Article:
Volatiles of the magma such as H2O, CO2, SO2, H2S and HC1, which are the main components of volcanic explosions, discharge to the surface of the earth as volcanic gases, hot springs, and river waters. The discharge occurs not only in volcanic eruptions but also in non-erupting activities. In order to clarify the mass balance of volatiles, the hydrothermal structure and the volcanic activities, it is very important to characterize the chemical constituents and the amount of the volatiles discharged from volcanoes. It is thought that the volcanic gases reflect immediately the changes of magmatic activity because the mobility of gases is the most abundant among the discharge forms of volatiles. The diffuse degassing from soil is one of the discharge forms paid attention in recent years. As CO2 is hardly influenced by the groundwater due to low solubility in water, the direct information on volcanic activities can be obtained by observing the CO2 flux and its changes. Aso volcano is one of the most active volcanoes in Japan, and magmatic eruptions have occurred several times in historical times. However, the research on the amount of the CO2 flux from the soil in and around the active craters had not been performed at Aso volcano. In this study, we estimated the CO2 fluxes from the Nakadake crater and the circumference soil at Aso volcano and compared the results with the CO2 fluxes at Kusatsu-Shirane volcano. At Aso volcano, the amount of the total CO2 flux from soil was estimated to be about 0.12 ton d-1. While the amount of CO2 flux from the Nakadake First crater was estimated to be 597 ± 95 ton d-1, and thus the CO2 flux from the crater was much larger than that from the soil at Aso volcano. On the contrary, the CO2 flux from the soil was comparable to that from the craters (fumaroles) at Kusatsu-Shirane volcano.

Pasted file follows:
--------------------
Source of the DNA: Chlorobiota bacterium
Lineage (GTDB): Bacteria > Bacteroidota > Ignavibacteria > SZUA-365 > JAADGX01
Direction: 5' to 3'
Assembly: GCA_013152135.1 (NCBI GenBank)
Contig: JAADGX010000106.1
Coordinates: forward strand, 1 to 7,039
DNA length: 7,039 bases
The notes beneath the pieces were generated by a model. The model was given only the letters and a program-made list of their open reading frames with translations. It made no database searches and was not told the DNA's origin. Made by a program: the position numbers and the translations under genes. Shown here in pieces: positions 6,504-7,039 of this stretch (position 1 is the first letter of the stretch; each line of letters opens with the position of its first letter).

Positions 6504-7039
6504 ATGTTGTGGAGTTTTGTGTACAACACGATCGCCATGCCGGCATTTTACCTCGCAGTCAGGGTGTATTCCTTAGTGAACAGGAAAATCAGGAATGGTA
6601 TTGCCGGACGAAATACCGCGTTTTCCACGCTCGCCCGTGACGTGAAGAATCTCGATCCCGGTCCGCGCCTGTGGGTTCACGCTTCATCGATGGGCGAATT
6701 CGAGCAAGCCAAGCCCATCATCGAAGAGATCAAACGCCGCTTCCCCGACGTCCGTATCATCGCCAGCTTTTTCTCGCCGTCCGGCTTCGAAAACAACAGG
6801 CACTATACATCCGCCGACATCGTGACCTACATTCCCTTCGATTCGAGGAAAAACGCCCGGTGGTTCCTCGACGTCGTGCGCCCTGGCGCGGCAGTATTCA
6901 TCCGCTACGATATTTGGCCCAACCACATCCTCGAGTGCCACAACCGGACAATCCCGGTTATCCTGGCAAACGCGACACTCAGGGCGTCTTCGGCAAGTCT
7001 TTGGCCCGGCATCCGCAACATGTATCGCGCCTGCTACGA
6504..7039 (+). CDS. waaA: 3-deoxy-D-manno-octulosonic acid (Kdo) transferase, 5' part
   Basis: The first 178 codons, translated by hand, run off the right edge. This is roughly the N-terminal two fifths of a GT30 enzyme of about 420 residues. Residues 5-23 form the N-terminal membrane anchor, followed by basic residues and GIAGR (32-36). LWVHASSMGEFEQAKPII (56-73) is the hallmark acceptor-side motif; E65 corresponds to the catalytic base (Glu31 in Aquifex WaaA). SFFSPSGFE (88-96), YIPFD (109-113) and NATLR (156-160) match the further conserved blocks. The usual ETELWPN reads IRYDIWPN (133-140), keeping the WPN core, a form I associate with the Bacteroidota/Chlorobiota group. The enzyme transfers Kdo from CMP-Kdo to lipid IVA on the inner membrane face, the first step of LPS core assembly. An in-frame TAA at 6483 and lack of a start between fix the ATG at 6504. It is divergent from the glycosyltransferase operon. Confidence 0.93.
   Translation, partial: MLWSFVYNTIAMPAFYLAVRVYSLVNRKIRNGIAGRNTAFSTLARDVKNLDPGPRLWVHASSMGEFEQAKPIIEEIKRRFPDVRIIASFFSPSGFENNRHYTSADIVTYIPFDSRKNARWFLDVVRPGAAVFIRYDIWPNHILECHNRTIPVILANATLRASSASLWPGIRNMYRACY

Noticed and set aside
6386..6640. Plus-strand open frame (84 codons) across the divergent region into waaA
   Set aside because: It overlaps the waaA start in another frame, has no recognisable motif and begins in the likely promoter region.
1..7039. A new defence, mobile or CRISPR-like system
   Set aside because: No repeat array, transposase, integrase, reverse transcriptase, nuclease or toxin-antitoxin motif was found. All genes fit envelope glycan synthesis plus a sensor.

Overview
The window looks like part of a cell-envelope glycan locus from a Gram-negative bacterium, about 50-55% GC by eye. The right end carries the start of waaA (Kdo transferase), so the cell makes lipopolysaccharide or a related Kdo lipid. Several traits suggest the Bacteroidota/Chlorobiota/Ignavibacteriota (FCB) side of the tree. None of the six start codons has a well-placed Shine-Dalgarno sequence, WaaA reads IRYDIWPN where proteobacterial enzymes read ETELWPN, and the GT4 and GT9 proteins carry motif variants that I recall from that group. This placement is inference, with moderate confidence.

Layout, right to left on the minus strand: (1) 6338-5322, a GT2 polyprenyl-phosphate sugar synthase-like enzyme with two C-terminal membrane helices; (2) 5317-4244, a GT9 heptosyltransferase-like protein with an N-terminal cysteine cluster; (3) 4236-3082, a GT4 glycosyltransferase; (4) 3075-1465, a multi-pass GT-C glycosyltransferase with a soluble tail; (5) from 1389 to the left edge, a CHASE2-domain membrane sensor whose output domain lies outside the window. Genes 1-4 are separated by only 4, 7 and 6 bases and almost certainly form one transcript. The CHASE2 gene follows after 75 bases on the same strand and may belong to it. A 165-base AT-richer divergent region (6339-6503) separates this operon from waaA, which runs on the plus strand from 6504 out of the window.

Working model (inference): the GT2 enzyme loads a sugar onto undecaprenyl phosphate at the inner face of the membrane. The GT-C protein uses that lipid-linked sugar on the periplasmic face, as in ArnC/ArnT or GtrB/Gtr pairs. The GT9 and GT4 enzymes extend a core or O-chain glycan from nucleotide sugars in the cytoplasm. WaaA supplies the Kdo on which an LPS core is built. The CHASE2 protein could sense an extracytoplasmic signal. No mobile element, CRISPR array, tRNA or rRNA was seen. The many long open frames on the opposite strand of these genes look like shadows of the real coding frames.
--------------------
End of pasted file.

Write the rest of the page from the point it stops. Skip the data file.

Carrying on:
|ジャーナル||Science Reports of the Kyushu University, Department of Earth and Planetary Sciences|
|出版ステータス||出版済み - 2 2007|
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